Yet More Books
Hey, more books. Exclusively from the Ring of Fire series this time. I should branch out.
1637: The Volga Rules, by Eric Flint, Gorg Huff, and Paula Goodlett
This picks up right where 1636: The Kremlin Games left off. Bernie Zeppi and his friends have thrown their lot in with Czar Mikhail, who’s trying to establish a new centre of power in Siberia while the director-general in Moscow solidifies his control over the country.
There’s more stuff going on than in the last book, but there’s no central character to latch onto. I guess the question of the book is whether the czar is able to establish a new Russian state. The answer is yes, but there’s still so much left unresolved.
Fortunately, 1638: The Sovereign States was published in September. Maybe that will provide a satisfying conclusion.
1632, by Eric Flint (reread)
I picked up a free copy on my phone and read through it again. It was nice to get back to the core characters and locations for a bit, instead of going increasingly further afield.
Grantville Gazette, by Eric Flint and others
The Grantville Gazette was an electronic magazine devoted to publishing authorized Ring of Fire fanfiction. This book collects some of the stories originally published in the magazine.
It was fine. There are a few stories about the early days after the Ring of Fire; another about a painting during the seige of Amsterdam; and then the two big ones: “The Sewing Circle”, by Gorg Huff, and “The Rudolstadt Colloquy” by Virginia DeMarce.
The former is basically the first part of The Barbie Consortium. I didn’t read closely enough to determine what was different, but I liked that book, and reading an earlier version didn’t bother me.
As for the latter: I’ve had my complaints about DeMarce’s writing in the past, and I don’t think it’s ever really going to connect with me. But this time it’s clear that a lot was going over my head. I had a hard time following the theological debates (the colloquy is specifically about the doctrine of ubiquity), but it was clear she has deep knowledge of the Lutheran Church, but enough awareness to be critical. A side plot about a folk singer performing Protestant folk songs went completely over my head, other than the surface level understanding of “Yep, they don’t like Catholics”. It was interesting, and that was enough to get me through it. But I didn’t get it.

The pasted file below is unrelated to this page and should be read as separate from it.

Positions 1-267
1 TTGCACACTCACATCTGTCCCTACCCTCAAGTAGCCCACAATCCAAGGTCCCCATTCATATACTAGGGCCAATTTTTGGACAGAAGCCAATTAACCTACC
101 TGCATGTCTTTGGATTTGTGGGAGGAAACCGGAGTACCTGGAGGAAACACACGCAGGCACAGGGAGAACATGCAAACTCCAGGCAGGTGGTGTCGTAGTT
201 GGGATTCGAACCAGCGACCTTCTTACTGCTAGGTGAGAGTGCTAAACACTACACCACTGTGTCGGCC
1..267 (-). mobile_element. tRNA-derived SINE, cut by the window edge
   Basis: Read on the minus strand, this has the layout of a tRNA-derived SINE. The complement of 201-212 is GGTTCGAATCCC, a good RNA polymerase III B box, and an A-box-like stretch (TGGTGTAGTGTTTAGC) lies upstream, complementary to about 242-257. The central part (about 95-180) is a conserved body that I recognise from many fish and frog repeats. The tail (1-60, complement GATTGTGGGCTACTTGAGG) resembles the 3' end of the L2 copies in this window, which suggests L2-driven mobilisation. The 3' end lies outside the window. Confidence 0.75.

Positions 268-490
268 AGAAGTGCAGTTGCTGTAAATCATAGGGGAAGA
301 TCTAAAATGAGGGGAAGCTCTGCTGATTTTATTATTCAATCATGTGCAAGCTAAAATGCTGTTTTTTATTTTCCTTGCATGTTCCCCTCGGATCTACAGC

1636: Commander Cantrell in the West Indies, by Eric Flint and Charles E. Gannon
The Ring of Fire series ventures to the New World. A French expedition, in conjuction with an Irish mercenary company, heads to Trinidad to survey Pitch Lake and acquire oil. The Dutch colony of Recife has fled Tierra Firma to Sint Eustatius to escape destruction by the Spanish Empire. And the USE has sent a fleet to the New World on a reconnaissance mission. Can Eddie Cantrell, leader of the expedition, prove his worth to his largely Danish navy? And what is the USE really up to?
The authors previously collaborated on 1635: The Papal Stakes, which I really enjoyed. This was comparitively a disappointment. I liked the characters, and there’s a lot of really interesting stuff in this book … but I found myself slogging through parts of it, particularly whenever a large battle came up — and there were several.
On the plus side, its portrayal of the colonization of the Caribbean is way more nuanced than I’d expected. There’s a minor subplot about the evils of slavery, and we see Indigenous characters on different sides of the conflicts.